Recently in the Biosignatures & Paleobiology Category


A milestone in understanding life in the universe is the detection of biosignature gases in the atmospheres of habitable exoplanets.

Current investigations of exoplanet biosignatures have focused on static evidence of life, such as the presence of biogenic gases like O2 or CH4.

Even though it was not designed as an exoplanetary research mission, the Deep Space Climate Observatory (DSCOVR) has been opportunistically used for a novel experiment, in which Earth serves as a proxy exoplanet.

The hunt for life in these places, which are impossible to visit in person, will begin with a search for biological products in their atmospheres.

Surface and Temporal Biosignatures

Recent discoveries of potentially habitable exoplanets have ignited the prospect of spectroscopic investigations of exoplanet surfaces and atmospheres for signs of life.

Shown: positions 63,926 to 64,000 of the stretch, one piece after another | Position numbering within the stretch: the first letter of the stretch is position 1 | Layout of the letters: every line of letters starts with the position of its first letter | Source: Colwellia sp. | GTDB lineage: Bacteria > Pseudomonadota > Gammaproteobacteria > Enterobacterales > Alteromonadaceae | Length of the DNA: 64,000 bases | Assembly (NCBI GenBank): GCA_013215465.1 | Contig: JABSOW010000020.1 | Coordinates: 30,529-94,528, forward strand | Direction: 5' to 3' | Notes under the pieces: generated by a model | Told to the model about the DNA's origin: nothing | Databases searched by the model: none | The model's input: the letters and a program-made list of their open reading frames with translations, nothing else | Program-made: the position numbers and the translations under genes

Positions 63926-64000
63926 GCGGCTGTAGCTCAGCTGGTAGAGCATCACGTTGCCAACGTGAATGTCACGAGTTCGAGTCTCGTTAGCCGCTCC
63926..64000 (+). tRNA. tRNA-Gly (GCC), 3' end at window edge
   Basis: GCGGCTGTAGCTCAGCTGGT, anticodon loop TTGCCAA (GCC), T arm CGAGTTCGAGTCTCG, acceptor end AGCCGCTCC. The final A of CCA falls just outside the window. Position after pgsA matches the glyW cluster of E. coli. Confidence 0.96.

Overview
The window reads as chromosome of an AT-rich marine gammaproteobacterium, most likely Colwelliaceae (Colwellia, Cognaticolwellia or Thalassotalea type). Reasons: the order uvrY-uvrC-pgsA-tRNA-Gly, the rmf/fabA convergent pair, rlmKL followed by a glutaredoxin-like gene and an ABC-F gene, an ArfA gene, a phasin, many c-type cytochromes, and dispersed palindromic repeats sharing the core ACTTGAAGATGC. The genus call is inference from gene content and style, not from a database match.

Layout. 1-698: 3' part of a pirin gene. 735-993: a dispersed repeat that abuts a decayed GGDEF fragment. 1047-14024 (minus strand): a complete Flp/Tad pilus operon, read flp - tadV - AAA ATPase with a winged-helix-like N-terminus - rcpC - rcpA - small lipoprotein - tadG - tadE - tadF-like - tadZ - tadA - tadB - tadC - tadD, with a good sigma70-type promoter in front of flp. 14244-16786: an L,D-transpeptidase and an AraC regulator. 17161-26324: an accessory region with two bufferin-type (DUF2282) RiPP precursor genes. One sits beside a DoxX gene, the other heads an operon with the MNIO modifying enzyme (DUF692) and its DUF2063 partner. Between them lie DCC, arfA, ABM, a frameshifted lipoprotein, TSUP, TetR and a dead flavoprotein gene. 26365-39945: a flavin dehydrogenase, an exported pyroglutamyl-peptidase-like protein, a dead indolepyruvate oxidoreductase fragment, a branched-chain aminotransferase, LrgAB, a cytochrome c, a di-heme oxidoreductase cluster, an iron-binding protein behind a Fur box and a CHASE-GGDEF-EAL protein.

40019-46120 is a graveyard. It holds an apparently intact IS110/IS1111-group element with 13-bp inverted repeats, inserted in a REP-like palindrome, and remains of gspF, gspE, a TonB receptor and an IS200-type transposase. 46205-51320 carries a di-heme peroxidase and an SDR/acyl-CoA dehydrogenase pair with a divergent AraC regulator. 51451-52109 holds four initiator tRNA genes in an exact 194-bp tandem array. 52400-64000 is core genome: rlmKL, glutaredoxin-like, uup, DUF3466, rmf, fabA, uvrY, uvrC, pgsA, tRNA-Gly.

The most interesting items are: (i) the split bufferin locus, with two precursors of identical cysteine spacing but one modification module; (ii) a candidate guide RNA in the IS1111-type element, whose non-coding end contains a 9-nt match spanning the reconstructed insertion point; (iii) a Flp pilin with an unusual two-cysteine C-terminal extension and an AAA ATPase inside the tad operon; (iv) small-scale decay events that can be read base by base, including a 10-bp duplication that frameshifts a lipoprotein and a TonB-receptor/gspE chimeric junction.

Much like detectives who study fingerprints to identify the culprit, scientists used NASA's Hubble and Spitzer space telescopes to find the "fingerprints" of water in the atmosphere of a hot, bloated, Saturn-mass exoplanet some 700 light-years away.

Chemical disequilibrium in planetary atmospheres has been proposed as a generalized method for detecting life on exoplanets through remote spectroscopy.

As NASA's James Webb Space Telescope and other new giant telescopes come online they will need novel strategies to look for evidence of life on other planets.

For the first time in human history, we will soon be able to apply the scientific method to the question "Are We Alone?" The rapid advance of exoplanet discovery, planetary systems science, and telescope technology will soon allow scientists to search for life beyond our Solar System through direct observation of extrasolar planets.

Here we advocate an observational strategy to help prioritize exoplanet observations.